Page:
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Security Strategy. You will need to be able to explain:  Data Security  Data Integrity and  Data Privacy  Risks  Hacking  Denial of Service DOS.

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Presentation on theme: "Security Strategy. You will need to be able to explain:  Data Security  Data Integrity and  Data Privacy  Risks  Hacking  Denial of Service DOS."— Presentation transcript:

1 Security Strategy

2 You will need to be able to explain:  Data Security  Data Integrity and  Data Privacy  Risks  Hacking  Denial of Service DOS  Policies & Procedures  Password Guidelines  Virus Protection  Prevention  Detection  Repair  Firewall  Encryption  Access Rights

3 Security Strategy Data Security Physical Loss – fire or flood Electronic problems – faulty hardware or magnetic influences. Theft – by a competitor. Malicious access, deletion or virus attack.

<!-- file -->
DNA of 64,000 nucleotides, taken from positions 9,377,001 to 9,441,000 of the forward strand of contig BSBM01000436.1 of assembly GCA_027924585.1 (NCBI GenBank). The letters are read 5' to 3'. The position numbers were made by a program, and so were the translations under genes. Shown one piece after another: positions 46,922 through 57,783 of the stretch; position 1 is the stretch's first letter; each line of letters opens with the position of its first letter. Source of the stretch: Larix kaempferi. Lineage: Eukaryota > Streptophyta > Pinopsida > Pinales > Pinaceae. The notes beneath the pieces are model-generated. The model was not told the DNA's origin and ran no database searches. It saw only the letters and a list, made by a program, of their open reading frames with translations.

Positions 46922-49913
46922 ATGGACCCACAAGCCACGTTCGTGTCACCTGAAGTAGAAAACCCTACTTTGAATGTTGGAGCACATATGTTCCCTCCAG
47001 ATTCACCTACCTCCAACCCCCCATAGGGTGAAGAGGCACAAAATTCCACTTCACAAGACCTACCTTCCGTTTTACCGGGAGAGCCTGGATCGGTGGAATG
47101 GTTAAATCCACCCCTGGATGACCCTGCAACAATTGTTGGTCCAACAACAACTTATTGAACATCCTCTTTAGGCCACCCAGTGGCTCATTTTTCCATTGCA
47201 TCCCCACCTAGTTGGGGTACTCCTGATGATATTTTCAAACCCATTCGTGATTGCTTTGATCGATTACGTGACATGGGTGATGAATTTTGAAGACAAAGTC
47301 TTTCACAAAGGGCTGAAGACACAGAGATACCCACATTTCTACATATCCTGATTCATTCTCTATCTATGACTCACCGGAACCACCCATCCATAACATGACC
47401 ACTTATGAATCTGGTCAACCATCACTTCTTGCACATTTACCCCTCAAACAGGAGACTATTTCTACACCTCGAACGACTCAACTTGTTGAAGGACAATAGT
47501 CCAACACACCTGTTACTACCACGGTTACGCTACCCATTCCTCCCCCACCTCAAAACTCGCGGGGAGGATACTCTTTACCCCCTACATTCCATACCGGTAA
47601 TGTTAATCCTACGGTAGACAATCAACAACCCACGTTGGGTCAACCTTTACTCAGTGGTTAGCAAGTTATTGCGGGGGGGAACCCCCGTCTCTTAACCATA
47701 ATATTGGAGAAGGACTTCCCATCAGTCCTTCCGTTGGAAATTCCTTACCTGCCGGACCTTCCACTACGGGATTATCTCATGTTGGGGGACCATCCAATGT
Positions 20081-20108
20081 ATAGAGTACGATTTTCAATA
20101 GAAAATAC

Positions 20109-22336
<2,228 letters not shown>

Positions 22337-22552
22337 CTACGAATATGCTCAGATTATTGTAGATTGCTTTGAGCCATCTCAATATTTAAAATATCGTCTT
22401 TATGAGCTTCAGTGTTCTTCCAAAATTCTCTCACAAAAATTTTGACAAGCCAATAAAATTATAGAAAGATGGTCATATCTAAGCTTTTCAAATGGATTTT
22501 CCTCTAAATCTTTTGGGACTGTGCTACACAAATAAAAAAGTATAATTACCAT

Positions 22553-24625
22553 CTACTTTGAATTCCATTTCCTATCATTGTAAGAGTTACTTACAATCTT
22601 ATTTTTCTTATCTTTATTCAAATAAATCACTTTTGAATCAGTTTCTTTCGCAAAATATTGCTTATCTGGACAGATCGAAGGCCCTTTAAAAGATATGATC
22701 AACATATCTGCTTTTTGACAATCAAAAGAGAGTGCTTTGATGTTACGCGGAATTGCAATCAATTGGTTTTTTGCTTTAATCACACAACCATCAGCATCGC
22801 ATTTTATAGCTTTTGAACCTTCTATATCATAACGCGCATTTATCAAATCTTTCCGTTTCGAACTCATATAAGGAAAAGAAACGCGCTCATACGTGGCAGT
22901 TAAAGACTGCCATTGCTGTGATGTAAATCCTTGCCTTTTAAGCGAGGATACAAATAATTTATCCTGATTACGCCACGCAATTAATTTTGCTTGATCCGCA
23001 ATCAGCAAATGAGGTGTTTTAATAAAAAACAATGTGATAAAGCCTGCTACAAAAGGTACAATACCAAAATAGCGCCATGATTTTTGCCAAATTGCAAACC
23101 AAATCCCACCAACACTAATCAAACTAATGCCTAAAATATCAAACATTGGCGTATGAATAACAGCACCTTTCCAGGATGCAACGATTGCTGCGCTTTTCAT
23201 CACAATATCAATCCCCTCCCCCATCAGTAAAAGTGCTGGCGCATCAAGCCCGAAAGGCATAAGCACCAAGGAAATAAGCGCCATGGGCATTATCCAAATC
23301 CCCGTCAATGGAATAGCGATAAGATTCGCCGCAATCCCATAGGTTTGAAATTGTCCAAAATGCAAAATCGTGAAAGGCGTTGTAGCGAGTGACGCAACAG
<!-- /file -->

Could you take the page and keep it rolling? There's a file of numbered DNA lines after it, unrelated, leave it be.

4 Security Strategy Data Integrity Is the data correct? When it is entered double entry can be used. Call centres ask customer to spell names and details are read back. Transmission errors can cause data errors. Viruses, hardware breakdown, viruses or computer crime can cause problems.

5 Security Strategy Data Privacy This is personal or sensitive data. Is the data safe from unauthorised people? In school we have passwords and user logons so that no one else can access your files. People within school have different levels of access, this means data can be kept more secure. E.g. Guidance have access to personal information but teachers do not.

6 Security Strategy Summary The network manager keeps the data secure. (Fire, flood, electronic outages). Integrity is how correct data is when it is first entered. Privacy is not letting other users into your personal or sensitive data.

7 Security Strategy The Risks Virus – malicious code. Designed to spread to other computers automatically. Transmitted via an attachment, downloaded or something else. Can lie dormant for some time and can be very harmful.

8 Security Strategy The Risks Hacking – Breaking into a computer system from outside the network. Breaking in is an offence but not a bad as maliciously altering or stealing information.

9 Security Strategy The Risks Denial of Service Attack (DOS Attack)– Flooding a server with surprisingly large amounts of requests for information. The server is overloaded and it ends up crashing.